Virtual reality zombies in Berlin
Learning about brain-body relationships
During the summer, I traveled to Berlin to work at the BeMobi Lab, a lab focused on spatial cognition research at the Technical University of Berlin, Germany. Seeing Berlin excited me; it is such a historical city with sites such as the Berlin Wall, and it is one of the radical art hotspots of the world right now. I went to see many art shows and public celebrations, and I hung out with Berlinese in the parks and squares. It was also fantastic to finally see the big lab directed by Professor Klaus Gramann and to meet my German colleagues there.
My most exciting experience was getting to use their virtual reality headset with motion tracking technology and their mobile electroencephalogram imagining cap (EEG). The EEG is a cap full of electrodes that reads electric impulses from the brain. The Bemobi has a special type of EEG cap which allows you to walk while using it. I loved having the opportunity to combine such great technologies together. It is so easy to create new immersive worlds and new architectures with VR. However, the highlight of my summer was using the mobile EEG which allowed me to take a glimpse into other people’s brains while they moved and interacted with space.
To my surprise, the main challenge we faced in our experiments was minimizing how sick people feel after using the VR goggles for too long. A typical young student in perfect health lasted between 10 and 20 minutes, which is nothing for a cognitive experiment — especially for experiments testing perception of space. Participants usually have to wear the EEG cap and perform spatial tasks such as walking on trails — paths testing how perception changes with movement — and need to do several repetitions to get good data. In the spatial experiments that involved moving with a keyboard or control and seeing the space change in VR, none of the participants could stand longer than 20 minutes.
Our brains get lost when our eyes inform us that we are in motion, but our bodies are not moving, which is a problem for static VR. We realized that the trick to designing feasible experiments was to have people move in real space while in VR, so we made people walk, jump, and run around the lab while wearing the VR goggles.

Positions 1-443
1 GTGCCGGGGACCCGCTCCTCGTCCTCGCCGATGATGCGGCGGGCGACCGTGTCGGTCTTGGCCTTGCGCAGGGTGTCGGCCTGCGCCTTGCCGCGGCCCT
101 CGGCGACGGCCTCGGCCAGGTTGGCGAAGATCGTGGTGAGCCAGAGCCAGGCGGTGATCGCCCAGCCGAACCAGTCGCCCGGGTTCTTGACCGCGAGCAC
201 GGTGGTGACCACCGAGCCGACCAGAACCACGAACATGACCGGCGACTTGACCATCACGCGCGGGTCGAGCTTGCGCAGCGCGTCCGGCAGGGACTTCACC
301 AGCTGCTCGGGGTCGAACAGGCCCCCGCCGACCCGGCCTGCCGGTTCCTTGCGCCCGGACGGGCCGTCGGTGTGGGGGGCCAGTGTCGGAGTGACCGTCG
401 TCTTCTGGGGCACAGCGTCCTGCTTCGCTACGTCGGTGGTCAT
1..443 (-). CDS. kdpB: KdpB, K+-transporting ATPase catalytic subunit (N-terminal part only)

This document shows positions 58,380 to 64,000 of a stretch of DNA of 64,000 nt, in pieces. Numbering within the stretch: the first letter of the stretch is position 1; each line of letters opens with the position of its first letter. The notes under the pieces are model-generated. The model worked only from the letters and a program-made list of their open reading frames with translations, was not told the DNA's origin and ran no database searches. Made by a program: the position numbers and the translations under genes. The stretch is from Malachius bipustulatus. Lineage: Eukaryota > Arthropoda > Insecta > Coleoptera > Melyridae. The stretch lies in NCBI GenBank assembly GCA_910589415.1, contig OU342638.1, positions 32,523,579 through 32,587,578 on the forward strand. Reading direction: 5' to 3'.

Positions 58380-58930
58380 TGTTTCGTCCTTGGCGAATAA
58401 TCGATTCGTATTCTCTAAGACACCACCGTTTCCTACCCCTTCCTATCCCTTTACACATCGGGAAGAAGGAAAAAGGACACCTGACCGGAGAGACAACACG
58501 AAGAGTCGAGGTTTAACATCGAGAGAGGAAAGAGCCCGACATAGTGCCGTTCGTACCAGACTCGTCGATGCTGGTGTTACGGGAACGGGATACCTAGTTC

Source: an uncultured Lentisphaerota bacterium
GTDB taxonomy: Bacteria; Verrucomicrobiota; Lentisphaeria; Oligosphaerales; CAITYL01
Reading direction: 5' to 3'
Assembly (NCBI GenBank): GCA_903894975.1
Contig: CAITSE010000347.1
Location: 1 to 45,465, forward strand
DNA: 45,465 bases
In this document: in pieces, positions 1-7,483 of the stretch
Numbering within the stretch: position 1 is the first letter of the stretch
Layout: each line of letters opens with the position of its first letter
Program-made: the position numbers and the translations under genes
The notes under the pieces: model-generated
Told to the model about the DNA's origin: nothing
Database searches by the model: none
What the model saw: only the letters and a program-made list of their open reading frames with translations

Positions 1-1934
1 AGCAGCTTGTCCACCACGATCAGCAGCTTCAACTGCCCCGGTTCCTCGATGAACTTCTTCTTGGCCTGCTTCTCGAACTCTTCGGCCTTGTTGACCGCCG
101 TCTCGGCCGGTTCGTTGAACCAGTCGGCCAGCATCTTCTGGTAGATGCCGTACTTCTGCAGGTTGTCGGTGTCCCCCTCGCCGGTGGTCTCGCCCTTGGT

Because my research pertains to how people perceive space while in motion, or human-space interaction as I call it, I thought that analyzing people’s brain activity while they move was important. I turned out to be right, but not for my original reasoning. New designs for the experiments were developed accordingly — no more static experiences, just motion.
In the end, we had our participants acting like zombies. They walked without apparent direction inside a dark room and followed the VR world in their eyes without a clue about what was happening in reality. The VR experience was designed to be an infinite path; controlled by motion tracking, the path disappeared when the “zombie” reached the end of the real space inside the lab. Another path would then appear going in the opposite direction, endlessly.
Zombies walked back and forth, back and forth, in straight trajectories, in zigzag trajectories, or in undulating trajectories. In VR we had high walls, medium-height walls, and short walls, all to make participants react with their bodies to things only their minds could see. Some people were quieter, and others moved strangely in the corners of the zigzags or at the curved walls. Someone had to stay watching them at all times because they were completely disengaged with their actions, like actual zombies.
These zombies, loaded with technological gear, walked for hours and hours while we observed their brain activity. Soon, I’ll get to the point where I can actually analyze this data in order to understand how their reactions were processed by their brains. It was amazing to learn how important the relationship is between brain and body, or so-called embodied cognition. While observing how they moved, I could almost see how they were thinking about the space in VR. In the experiments, it was almost as if we could control their brains. Maybe in some distant or close future we will, and I am glad I got to have a role in this enterprise.
MISTI — MIT International Science and Technology Initiatives — is MIT’s pioneering international education program. Each year nearly 1,000 MIT undergrads and graduate students are matched with hands-on international projects through MISTI. To learn more about internship, teaching and research opportunities across the globe, check out misti.mit.edu.